How far was the Cuban missile crisis the most significant event in the years 1890-1980? If not what was?

Authors Avatar by daham45 (student)

The Cuban Missile Crisis (CMC) of 1962 was a 13 day confrontation between the two superpowers USA and USSR during the Cold War period. The crisis was the closest the world ever came to nuclear war and as a result both superpowers tried to adopt the policy of peaceful coexistence to avoid nuclear war.  This resulting change in policy by both powers is seen as a key turning point in International Relations as it provided an alternative to nuclear war. Historian Larry Pullen stated that a thaw in the cold war came about as a result of the crisis….. and that both superpowers modified their policies so there was less chance of confrontation”. This statement by Pullen reinforces the idea that the Cuban Missile Crisis was a key turning point in International Relations because the change in policy was an attempt by the superpowers to limit the chance of nuclear confrontation. However this idea lacks support because proxy wars such as the Vietnam War still took place and both superpowers were still indirectly involved in these conflicts. In this essay there will be an attempt to look at examples of other key turning points within the period 1879-1980. These are the Reinsurance Treaty (RT) of 1887 the Nazi Soviet Pact (NSP) in 1939 and the Helsinki Accords (HA) of 1975.

The Reinsurance Treaty of 1887 was a secret alliance between Germany and Russia. The treaty resulted from the breakup of the second Dreikaiserbund in 1885. Within the period 1871-1890 Russia’s relations with Austria Hungary and Britain were deteriorating due to the unresolved conflict of the Balkans and Russia feared encirclement from these two enemies. The RT offered Russia an ally which had influence on both Britain and Austria-Hungary, reducing its fear of attack. It could be said that because of this outcome, the RT could be seen as a key turning point in international relations as Russia now had a key ally, who could later help to improve the hostile relations between Russia, Britain and Austria-Hungary. According to historian Patricia Weitsman “the treaty was providing a modicum of safety”. This statement by Weitsman reinforced the idea that the treaty was a key turning point in international relations because Russia’s fears of isolation were reduced and relations between Germany and Russia were strengthened. Because of this stability, creating in Russo-German relations as a result, the RT arguably paved the way for a new “rapprochement” policy between Austria-Hungary and Russia. Historian Hajo Holborn however disputes this that the treaty worsened instead of increased relations as it “encouraged Russian schemes for conquest of the straits” as Germany agreed to stay neutral if Russia intervened paving the way for another dispute over the Balkans to arise between Russia, Austria Hungary and Britain. This interpretation by Holborn is widely accepted by many historians and could also be seen as evidence to justify that the RT was the key turning point in international relations, since World War One was ignited by a murder in the Balkans which put Austria-Hungary and Russia on opposite sides of the conflict as they were allies of the two sides involved. Having weighed up the sources, it could be argued that the making of Reinsurance Treaty is more of a key turning point in international relations than the Cuban Missile Crisis within the period 1879-1980 because it led to a proliferation of conflict were as the Cuban Missile Crisis resulted in a peaceful coexistence which arguably didn’t last very long.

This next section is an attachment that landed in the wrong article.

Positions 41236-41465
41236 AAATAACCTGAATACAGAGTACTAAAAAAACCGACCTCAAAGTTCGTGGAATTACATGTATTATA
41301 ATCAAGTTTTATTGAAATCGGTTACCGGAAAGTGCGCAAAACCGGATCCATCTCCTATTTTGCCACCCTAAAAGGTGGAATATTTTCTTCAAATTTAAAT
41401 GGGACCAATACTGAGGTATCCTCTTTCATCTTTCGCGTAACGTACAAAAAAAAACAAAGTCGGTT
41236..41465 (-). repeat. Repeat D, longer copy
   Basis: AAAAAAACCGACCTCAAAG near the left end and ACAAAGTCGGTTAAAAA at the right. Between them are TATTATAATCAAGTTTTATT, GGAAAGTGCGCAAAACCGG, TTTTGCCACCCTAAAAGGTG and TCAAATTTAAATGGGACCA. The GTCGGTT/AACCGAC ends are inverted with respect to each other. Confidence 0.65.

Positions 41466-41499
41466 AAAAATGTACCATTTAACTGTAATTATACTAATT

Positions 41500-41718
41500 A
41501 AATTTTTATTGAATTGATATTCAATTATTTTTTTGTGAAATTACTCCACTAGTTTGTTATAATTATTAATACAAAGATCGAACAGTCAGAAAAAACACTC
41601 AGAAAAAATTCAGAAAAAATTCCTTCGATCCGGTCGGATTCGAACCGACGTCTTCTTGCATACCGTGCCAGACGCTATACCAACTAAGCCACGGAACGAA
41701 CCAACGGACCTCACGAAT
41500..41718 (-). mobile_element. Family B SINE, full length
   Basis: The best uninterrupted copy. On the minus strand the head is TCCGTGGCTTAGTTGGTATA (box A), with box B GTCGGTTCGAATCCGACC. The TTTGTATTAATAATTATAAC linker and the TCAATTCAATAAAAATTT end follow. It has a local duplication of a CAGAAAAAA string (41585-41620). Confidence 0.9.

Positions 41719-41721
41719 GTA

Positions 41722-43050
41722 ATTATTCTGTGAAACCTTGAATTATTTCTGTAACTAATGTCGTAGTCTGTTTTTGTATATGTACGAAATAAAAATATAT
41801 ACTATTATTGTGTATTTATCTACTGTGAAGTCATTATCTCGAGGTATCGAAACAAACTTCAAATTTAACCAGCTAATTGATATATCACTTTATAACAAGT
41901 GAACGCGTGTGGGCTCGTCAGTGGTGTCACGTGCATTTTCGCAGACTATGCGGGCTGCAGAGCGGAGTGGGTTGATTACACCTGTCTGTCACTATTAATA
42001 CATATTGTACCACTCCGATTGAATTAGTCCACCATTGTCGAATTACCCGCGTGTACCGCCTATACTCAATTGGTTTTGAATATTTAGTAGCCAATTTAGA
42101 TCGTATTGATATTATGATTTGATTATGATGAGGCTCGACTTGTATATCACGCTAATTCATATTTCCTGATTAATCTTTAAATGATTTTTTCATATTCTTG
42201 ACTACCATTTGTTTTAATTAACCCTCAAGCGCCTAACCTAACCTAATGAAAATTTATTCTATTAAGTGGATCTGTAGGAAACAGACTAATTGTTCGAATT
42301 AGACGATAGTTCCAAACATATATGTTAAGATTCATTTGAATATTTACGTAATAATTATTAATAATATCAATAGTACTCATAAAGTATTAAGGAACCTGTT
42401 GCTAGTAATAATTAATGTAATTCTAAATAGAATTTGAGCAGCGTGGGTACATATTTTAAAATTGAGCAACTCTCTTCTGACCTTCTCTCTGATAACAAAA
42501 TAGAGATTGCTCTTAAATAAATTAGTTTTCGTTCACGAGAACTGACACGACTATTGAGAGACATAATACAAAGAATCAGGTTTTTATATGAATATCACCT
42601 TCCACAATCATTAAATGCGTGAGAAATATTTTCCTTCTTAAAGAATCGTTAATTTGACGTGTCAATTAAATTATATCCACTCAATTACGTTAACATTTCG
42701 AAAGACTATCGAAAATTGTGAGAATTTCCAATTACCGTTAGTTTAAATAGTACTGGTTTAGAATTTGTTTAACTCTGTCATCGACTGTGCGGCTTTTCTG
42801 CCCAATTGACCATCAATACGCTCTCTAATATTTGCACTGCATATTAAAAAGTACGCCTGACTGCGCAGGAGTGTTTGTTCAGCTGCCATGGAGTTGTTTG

Join now!

Another key turning point in international relations during the period 1879-1980 was the refusal of renewal of Reinsurance Treaty (RRT) in 1890 .When Wilhelm II took power he refused to renew the Reinsurance Treaty as he felt his personal relationship with the Tsar would be enough to guarantee further diplomatic ties with Russia. Once the Treaty had lapsed Russia allied with France so it wouldn’t be isolated and then encircled. Because of this many historians state the Kaisers refusal to renew the treaty indirectly led to World War One. And an alliance system was arguably set in motion because of ...

This is a preview of the whole essay